On a whim I googled the name, John Chase Lord, a name from a list of early graduates found in the Granite Monthly, A New Hampshire Magazine 1883. There on the web was a memoir honoring his life written after his death by Order of the Church Session. Along with this portrait, I found these words in the chapter, Biographical Sketch, “… at the age of twelve, he entered the Union Academy of Plainfield, N.H., which was founded by his uncle, the Hon. Daniel Kimball.” In another chapter, Memorial Paper, I learned that his mother, Sarah Chase, was a cousin of Chief Justice Salmon Portland Chase, both born in Cornish, NH. Sarah, I later discovered, was Hannah Kimball’s youngest sister.
John Chase Lord was born in Washington, NH, on August 9, 1805, to the Rev. John and Sarah Lord. They moved to Burlington in Otsego County, New York, when he was five and there he attended the “common school” before entering Union Academy. He is listed as one of 40 male graduates (along with five ladies who attended) of the class of 1819 although he could only have been 14 years old when he graduated. From here, Lord went to Madison Academy, in, I believe, New York State, and at the age of 17 he entered Hamilton College in Clinton, NY, and studied there for two years. His biographers wrote that he became tired of the routine of college life and left suddenly with a classmate for Canada where he became editor-in-chief of The Canadian, a newspaper available throughout the provinces. With barely any money in his pockets, he left Canada in 1825 for Buffalo, NY, and found employment in a prominent law office, Love & Tracy. At the same time, in part to improve his finances, he started a school so successful that many of his former students became the prominent men of Buffalo.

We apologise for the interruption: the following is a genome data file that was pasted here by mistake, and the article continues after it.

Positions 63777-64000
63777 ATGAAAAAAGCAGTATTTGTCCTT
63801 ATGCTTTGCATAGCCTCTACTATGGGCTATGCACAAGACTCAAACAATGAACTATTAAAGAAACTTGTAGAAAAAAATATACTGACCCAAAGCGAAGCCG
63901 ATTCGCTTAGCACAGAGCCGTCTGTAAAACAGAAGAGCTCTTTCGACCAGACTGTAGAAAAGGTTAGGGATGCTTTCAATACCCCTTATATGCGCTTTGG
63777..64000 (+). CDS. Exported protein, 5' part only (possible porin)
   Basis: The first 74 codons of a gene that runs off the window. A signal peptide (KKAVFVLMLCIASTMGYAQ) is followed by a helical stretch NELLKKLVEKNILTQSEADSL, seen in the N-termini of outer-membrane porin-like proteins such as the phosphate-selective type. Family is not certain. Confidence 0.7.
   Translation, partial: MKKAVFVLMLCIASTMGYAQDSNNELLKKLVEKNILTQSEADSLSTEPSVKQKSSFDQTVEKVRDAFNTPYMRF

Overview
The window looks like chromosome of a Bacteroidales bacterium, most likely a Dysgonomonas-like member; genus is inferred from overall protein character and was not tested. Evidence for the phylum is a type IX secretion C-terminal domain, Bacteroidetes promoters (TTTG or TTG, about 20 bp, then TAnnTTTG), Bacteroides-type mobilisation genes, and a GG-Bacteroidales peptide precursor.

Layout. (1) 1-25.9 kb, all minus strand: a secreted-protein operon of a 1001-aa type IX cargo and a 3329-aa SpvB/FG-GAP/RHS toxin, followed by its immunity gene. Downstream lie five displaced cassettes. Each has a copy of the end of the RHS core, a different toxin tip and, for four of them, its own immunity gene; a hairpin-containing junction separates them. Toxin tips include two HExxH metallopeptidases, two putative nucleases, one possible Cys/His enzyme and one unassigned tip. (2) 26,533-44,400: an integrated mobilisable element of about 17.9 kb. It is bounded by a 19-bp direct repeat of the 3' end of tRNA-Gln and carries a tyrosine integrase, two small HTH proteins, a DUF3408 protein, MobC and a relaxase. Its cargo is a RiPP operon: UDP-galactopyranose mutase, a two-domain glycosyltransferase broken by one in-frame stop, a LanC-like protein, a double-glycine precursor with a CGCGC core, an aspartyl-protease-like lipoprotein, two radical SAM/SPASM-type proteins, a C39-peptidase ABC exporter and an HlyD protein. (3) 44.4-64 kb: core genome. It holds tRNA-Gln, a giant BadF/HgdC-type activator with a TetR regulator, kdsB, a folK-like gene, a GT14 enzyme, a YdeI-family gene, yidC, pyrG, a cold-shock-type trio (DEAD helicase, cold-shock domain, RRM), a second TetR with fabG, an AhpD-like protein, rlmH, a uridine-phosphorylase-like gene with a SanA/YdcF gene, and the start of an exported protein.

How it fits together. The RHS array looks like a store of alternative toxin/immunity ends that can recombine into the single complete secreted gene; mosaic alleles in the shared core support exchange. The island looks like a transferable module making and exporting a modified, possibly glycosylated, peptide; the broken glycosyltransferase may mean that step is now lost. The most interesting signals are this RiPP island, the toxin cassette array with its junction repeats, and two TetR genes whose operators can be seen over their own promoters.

Lord married Mary Johnson, the daughter of Dr. Ebenezer Johnson, who later was the first mayor of Buffalo. By 1828 he had been admitted to the Bar, had formed a partnership with Judge Love and held a number of civil and military commissions. He had, “… talent, health, and ambition…. also, in an extraordinary degree a faculty for accumulation, and a stimulating love of property … and the pluck, which … lead to fortune.” However, to the surprise of everyone, in the middle of all his great success, “… he heard the voice which arrested Paul on that journey to Damascus, and obeyed it. From that hour he turned his back on all the allurements of a worldly ambition, for the labors and sacrifices of the ministerial office.” Lord abandoned the law and entered the Auburn Theological Seminary; he graduated in 1833 and was soon ordained. He became a preacher in the Presbyterian Church in Genesco, NY, but left for Buffalo in 1835 when he was called to the newly formed Pearl Street Presbyterian Church. This small, wooden church was replaced a year later by a much grander $30,000 building known as The Central Presbyterian Church. Lord loved books and was quick to share his vast knowledge at a moment’s notice; he became famous for his original thought and was called upon to give lectures from many literary associations in New York and neighboring states; some of his lectures were published in 1851. Hamilton College conferred an honorary degree of Doctor of Divinity on him in 1841.